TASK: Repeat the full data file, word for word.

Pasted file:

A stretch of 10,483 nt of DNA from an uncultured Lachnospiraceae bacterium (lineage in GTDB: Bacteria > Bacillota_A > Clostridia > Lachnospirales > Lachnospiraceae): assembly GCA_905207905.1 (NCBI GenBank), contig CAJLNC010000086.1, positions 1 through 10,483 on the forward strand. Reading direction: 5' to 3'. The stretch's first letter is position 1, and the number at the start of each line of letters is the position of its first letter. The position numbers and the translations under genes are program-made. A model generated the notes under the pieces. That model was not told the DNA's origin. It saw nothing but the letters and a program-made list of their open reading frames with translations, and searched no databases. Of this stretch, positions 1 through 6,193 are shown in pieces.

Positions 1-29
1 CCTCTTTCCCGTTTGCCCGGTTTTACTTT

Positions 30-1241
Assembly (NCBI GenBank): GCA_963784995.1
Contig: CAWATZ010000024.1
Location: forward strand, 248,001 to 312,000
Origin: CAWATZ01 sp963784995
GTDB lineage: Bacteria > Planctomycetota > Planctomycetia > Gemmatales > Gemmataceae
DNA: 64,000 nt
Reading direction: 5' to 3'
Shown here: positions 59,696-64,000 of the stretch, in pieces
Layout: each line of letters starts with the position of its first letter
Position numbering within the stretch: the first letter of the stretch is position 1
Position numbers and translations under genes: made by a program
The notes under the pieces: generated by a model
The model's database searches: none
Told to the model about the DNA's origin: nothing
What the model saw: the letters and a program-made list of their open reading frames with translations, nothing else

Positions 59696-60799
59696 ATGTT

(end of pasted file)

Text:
A stretch of 10,483 nt of DNA from an uncultured Lachnospiraceae bacterium (lineage in GTDB: Bacteria > Bacillota_A > Clostridia > Lachnospirales > Lachnospiraceae): assembly GCA_905207905.1 (NCBI GenBank), contig CAJLNC010000086.1, positions 1 through 10,483 on the forward strand. Reading direction: 5' to 3'. The stretch's first letter is position 1, and the number at the start of each line of letters is the position of its first letter. The position numbers and the translations under genes are program-made. A model generated the notes under the pieces. That model was not told the DNA's origin. It saw nothing but the letters and a program-made list of their open reading frames with translations, and searched no databases. Of this stretch, positions 1 through 6,193 are shown in pieces.

Positions 1-29
1 CCTCTTTCCCGTTTGCCCGGTTTTACTTT

Positions 30-1241
Assembly (NCBI GenBank): GCA_963784995.1
Contig: CAWATZ010000024.1
Location: forward strand, 248,001 to 312,000
Origin: CAWATZ01 sp963784995
GTDB lineage: Bacteria > Planctomycetota > Planctomycetia > Gemmatales > Gemmataceae
DNA: 64,000 nt
Reading direction: 5' to 3'
Shown here: positions 59,696-64,000 of the stretch, in pieces
Layout: each line of letters starts with the position of its first letter
Position numbering within the stretch: the first letter of the stretch is position 1
Position numbers and translations under genes: made by a program
The notes under the pieces: generated by a model
The model's database searches: none
Told to the model about the DNA's origin: nothing
What the model saw: the letters and a program-made list of their open reading frames with translations, nothing else

Positions 59696-60799
59696 ATGTT